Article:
How Presidential War Power Is Made

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Mary Dudziak: “Liberals” and “conservatives” are often talking past each other on questions of national security, and there is a need to reshift the conversation, and get beyond partisan and left/right divides.

Democratization: Indigenous Beats Imported

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Ivan Eland: Despite George W. Bush’s and Barack Obama’s efforts to topple foreign dictators and use military power to forcefully impose democracy from without, democracy usually works better if it bubbles up from below by popular desire.

We Are All the 99%

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Denis Campbell: As the Occupy Wall Street movement enters its fourth week, on Saturday the New York and Washington base camp plazas were so overfilled they resembled Tahrir Square, Cairo.

The Terrorism Issue That Wasn’t Discussed

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Gareth Porter: Absent from the torrent of opinion and analysis was any mention of how the U.S. military occupation of Muslim lands and wars that continue to kill Muslim civilians fuel jihadist sentiment that will keep the threat of terrorism high for many years to come.

Brown-Skinned False Debate

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Let’s allow those already in the country to stay and contribute without fear. Give them citizenship and collect taxes vs forcing them to hide. Then put in place a policy that treats the future arrivals the same as the laureates.

Afghanistan: A Moment of Opportunity for Obama

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Tom Hayden: The targeted killing of Osama bin Laden is powerful evidence that terrorist threats, both real and hypothetical, can be more effectively suppressed by special forces operations than by deploying hundreds of thousands of American soldiers on the ground.

If Cairo Came to Kabul

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David Swanson: It will come as a surprise to most Americans, and indeed to most Afghans, that a dedicated group of Afghan youth has begun building a principled and disciplined nonviolent movement for peace, independence, and unity in Afghanistan.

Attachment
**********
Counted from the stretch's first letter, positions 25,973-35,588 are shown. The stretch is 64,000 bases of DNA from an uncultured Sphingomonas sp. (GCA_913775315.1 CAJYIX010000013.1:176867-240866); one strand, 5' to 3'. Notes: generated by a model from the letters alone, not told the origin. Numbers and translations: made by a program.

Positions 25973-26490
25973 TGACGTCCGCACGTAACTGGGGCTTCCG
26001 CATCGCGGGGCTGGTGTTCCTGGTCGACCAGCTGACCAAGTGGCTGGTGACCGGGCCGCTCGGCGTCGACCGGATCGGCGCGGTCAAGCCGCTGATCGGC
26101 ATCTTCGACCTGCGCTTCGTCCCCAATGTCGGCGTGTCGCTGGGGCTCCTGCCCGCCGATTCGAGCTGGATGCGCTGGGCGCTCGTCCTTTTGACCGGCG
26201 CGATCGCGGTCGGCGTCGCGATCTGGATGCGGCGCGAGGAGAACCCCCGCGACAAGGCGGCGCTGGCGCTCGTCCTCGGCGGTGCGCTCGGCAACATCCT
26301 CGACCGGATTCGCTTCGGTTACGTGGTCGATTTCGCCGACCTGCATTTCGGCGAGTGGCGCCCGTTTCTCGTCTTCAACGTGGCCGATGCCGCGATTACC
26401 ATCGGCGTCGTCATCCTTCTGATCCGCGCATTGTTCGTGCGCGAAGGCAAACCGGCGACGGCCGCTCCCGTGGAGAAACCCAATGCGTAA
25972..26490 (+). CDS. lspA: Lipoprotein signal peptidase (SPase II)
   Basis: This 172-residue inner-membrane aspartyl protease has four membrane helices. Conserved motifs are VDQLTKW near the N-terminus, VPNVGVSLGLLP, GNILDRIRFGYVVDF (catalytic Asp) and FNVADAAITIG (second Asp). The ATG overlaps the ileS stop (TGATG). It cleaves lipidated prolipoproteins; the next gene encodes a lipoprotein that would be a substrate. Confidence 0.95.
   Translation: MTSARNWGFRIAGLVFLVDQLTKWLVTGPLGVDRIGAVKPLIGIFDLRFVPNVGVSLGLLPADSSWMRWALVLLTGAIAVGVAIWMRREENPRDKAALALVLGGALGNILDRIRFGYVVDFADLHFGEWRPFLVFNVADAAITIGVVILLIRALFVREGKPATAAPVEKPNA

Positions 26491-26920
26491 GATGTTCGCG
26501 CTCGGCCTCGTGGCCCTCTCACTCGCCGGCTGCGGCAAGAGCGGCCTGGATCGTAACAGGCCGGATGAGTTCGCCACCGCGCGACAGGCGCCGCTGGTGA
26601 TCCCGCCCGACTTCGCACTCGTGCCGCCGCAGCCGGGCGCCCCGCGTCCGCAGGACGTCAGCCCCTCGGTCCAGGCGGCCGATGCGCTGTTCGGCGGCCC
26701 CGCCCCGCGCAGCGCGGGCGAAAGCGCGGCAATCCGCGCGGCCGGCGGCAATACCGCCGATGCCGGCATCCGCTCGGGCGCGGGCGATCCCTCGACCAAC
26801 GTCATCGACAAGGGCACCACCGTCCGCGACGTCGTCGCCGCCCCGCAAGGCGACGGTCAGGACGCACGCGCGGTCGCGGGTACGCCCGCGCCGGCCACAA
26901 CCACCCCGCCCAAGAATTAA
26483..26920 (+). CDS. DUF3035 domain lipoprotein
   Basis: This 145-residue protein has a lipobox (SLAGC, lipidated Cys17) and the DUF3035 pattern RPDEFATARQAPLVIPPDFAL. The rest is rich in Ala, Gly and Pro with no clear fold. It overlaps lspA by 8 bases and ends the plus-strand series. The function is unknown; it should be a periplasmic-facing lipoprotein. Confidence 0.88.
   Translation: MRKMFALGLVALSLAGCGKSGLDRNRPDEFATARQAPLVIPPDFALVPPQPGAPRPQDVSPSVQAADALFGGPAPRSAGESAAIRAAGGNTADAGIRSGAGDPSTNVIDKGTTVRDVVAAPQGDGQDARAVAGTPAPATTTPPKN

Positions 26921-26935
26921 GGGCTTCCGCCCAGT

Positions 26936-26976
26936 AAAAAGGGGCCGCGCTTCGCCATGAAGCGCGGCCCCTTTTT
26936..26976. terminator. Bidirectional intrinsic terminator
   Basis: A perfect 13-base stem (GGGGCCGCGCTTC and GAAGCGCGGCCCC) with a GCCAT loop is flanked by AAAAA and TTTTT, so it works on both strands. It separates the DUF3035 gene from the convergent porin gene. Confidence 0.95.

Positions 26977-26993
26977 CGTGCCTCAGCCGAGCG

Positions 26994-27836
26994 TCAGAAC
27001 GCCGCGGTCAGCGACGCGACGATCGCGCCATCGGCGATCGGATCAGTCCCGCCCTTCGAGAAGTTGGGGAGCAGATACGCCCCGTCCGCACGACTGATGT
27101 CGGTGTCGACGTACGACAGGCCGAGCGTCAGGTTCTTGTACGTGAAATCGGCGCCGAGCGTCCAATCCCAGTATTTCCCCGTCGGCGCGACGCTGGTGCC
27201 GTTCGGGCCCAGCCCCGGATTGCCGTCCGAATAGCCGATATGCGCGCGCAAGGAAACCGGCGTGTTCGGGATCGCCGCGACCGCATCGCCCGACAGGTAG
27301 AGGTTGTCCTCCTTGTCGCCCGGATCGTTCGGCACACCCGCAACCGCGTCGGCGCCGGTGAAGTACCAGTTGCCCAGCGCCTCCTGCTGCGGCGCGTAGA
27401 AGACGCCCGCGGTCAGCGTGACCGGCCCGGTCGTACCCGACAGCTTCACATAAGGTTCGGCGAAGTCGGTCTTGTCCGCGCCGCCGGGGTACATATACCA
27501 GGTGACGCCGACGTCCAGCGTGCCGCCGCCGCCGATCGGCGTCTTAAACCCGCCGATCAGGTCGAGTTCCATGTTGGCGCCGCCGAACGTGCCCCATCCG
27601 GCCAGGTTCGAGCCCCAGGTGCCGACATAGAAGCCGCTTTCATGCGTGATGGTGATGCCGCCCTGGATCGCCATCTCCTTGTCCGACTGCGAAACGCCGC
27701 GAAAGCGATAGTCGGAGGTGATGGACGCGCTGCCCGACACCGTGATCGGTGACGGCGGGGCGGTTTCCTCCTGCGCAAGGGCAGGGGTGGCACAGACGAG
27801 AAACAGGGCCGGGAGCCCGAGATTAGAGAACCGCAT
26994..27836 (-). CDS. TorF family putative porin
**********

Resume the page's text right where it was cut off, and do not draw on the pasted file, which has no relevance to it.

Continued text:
The Jasmine Revolution: Testing Time for the White House

Carl Bloice: To do something meaningful the Obama Administration must go beyond lecturing the local establishment leaders about human rights and political plurality. It must be to move to respond positively to the aspiration of the kids with the rocks in the streets. It should not involve telling the Pakistanis how to price gas.

The Taliban: Forced Into Negotiation While Winning?

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Ivan Eland: Although David Petraeus, the top American commander in Afghanistan, recently peddled the notion that senior Taliban chieftains had made contact with senior Afghan government officials about the possibility of starting reconciliation talks, such talk of peace in our time is likely to be hype.

Tea Party America’s Al-Qaeda?

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Steve Ybarra: The Tea Party, like Al-Qeada, has no head but rather is run by many small groups (cells). It, like Al-Qeada, is ultra-conservative with each group deciding what essential documents (like the Qur’an) mean.

Histrionics Over the Mosque: Symbolism Crowds Out Reality

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Ivan Eland: The American media, and to a lesser extent the world media, focus on symbolism at the expense of underlying reality. And sometimes they can’t even make sense of the symbolism. The artificially generated controversy over a proposed mosque within about two blocks of the site of the 9/11 attacks is illustrative of this ignorance.

What to Do About the Wars

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Ivan Eland: Most analysts believe that the U.S. government will renegotiate the status of forces agreement with any new Iraqi government—making the heroic assumption that there is a new Iraqi government by next year—to leave some forces permanently in that country.

Soccer Bombing Should Not Prompt More U.S. Meddling

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Ivan Eland: The synchronized and unconscionable bombings by the Somali group al-Shabab—of people doing nothing more than watching soccer games in Kampala, Uganda—counterintuitively illustrates why the United States should not be fighting Islamic militancy worldwide. Many of America’s editorial writers are screaming for stepped-up U.S. counterterrorism strikes in Somalia against the group. This option would be the worst possible course of action.